Format

Send to

Choose Destination
Nutr Diabetes. 2017 Dec 19;7(12):300. doi: 10.1038/s41387-017-0003-z.

Ethnic differences in metabolite signatures and type 2 diabetes: a nested case-control analysis among people of South Asian, African and European origin.

Author information

1
Department of Public Health, Academic Medical Centre, I. van Valkengoed, Meibergdreef 9, J2-209, 1105 AZ, Amsterdam, The Netherlands. i.g.vanvalkengoed@amc.uva.nl.
2
Department of Medical Biochemistry, Academic Medical Centre, I. van Valkengoed, Meibergdreef 9, J2-209, 1105 AZ, Amsterdam, The Netherlands.
3
Department of Genetics and Genomic Sciences and Icahn Institute for Genomics and Multiscale Biology, Icahn School of Medicine at Mount Sinai, New York, NY, USA.
4
Laboratory Genetic Metabolic Diseases, Academic Medical Centre, I. van Valkengoed, Meibergdreef 9, J2-209, 1105 AZ, Amsterdam, The Netherlands.
5
Department of Biochemistry, Leiden Institute of Chemistry, Leiden, The Netherlands.
6
Department of Vascular Medicine, Academic Medical Centre, I. van Valkengoed, Meibergdreef 9, J2-209, 1105 AZ, Amsterdam, The Netherlands.
7
Department of Cardiology, Academic Medical Centre, I. van Valkengoed, Meibergdreef 9, J2-209, 1105 AZ, Amsterdam, The Netherlands.

Abstract

Accumulation of metabolites may mark or contribute to the development of type 2 diabetes mellitus (T2D), but there is a lack of data from ethnic groups at high risk. We examined sphingolipids, acylcarnitines and amino acids, and their association with T2D in a nested case-control study among 54 South Asian Surinamese, 54 African Surinamese and 44 Dutch in the Netherlands. Plasma metabolites were determined at baseline (2001-2003), and cumulative prevalence and incidence of T2D at follow-up (2011-2012). Weighted linear and logistic regression analyses were used to study associations. The mean level of most sphingolipids was lower, and amino-acid levels higher, in the Surinamese groups than among the Dutch. Surinamese individuals had higher mono- and polyunsaturated acylcarnitines and lower plasma levels of saturated acylcarnitine species than the Dutch. Several sphingolipids and amino acids were associated with T2D. Although only the shorter acylcarnitines seemed associated with prevalent T2D, we found an association of all acylcarnitines (except C0, C18 and C18:2) with incident T2D. Further analyses suggested a potentially different association of several metabolites across ethnic groups. Extension and confirmation of these findings may improve the understanding of ethnic differences and contribute to early detection of increased individual risk.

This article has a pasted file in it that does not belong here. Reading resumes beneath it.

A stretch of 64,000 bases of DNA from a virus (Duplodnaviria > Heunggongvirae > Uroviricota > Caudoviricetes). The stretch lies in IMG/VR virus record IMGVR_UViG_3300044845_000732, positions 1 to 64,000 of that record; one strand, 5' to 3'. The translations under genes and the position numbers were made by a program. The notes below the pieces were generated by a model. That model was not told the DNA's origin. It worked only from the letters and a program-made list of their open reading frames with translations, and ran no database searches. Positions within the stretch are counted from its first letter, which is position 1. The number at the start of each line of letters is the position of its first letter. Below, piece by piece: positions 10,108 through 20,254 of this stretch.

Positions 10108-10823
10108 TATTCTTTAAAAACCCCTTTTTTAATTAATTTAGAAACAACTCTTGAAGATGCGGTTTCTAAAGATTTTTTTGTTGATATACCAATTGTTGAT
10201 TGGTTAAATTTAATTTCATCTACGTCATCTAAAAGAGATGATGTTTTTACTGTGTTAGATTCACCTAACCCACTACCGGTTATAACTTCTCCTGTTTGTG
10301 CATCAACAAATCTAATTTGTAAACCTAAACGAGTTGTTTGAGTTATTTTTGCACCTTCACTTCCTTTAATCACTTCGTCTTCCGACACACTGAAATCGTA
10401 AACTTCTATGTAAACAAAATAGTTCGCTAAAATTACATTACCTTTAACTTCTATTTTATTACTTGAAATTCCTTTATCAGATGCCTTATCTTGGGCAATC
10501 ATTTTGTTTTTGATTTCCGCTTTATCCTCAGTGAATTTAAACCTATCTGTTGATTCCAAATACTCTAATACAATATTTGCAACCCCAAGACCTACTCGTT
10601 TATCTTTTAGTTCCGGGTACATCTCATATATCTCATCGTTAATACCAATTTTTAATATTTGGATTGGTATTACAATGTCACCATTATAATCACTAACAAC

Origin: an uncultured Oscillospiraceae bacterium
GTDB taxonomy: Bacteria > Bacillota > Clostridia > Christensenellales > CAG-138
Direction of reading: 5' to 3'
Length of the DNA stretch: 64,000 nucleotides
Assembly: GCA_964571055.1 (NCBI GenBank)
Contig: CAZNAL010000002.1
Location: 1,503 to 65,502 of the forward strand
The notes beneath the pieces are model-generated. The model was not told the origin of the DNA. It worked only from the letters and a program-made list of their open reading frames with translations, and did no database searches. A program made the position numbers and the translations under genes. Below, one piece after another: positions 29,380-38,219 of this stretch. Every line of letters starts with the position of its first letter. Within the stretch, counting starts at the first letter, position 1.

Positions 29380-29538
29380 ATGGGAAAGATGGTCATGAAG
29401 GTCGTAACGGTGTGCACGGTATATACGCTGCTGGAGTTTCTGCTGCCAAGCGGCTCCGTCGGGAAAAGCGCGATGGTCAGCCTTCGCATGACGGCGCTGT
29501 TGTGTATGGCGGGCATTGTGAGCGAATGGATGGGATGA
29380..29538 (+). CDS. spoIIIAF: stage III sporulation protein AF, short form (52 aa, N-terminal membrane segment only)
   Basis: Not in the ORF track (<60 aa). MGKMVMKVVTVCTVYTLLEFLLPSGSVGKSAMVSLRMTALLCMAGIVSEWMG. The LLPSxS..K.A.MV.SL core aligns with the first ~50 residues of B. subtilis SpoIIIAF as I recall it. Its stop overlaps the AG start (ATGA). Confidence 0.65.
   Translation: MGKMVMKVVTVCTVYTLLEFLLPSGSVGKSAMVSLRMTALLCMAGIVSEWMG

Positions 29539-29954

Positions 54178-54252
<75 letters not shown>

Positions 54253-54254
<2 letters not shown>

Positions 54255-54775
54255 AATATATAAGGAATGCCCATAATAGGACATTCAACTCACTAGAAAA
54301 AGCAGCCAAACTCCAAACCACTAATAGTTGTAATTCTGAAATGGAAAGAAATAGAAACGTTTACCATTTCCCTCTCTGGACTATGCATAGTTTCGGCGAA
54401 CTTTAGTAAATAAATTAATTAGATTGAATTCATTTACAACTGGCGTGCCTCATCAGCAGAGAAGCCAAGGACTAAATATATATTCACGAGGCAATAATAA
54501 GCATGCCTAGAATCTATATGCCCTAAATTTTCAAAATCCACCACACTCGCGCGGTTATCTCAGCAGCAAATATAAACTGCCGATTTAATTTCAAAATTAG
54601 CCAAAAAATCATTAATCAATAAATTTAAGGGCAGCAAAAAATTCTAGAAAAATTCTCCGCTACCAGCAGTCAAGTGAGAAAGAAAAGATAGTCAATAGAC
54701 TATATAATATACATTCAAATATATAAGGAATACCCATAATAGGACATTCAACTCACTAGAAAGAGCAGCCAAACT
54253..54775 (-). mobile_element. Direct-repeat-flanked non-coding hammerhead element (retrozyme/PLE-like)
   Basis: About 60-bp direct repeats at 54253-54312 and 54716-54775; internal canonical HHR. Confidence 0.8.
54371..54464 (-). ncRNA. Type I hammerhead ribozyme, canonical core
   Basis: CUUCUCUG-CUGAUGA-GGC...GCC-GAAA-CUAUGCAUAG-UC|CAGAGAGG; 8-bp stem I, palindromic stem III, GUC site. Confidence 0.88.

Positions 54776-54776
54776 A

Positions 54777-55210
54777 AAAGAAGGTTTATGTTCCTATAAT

PMID:
29259157
PMCID:
PMC5865542
DOI:
10.1038/s41387-017-0003-z
[Indexed for MEDLINE]
Free PMC Article

Supplemental Content

Full text links

Icon for Nature Publishing Group Icon for PubMed Central
Loading ...
Support Center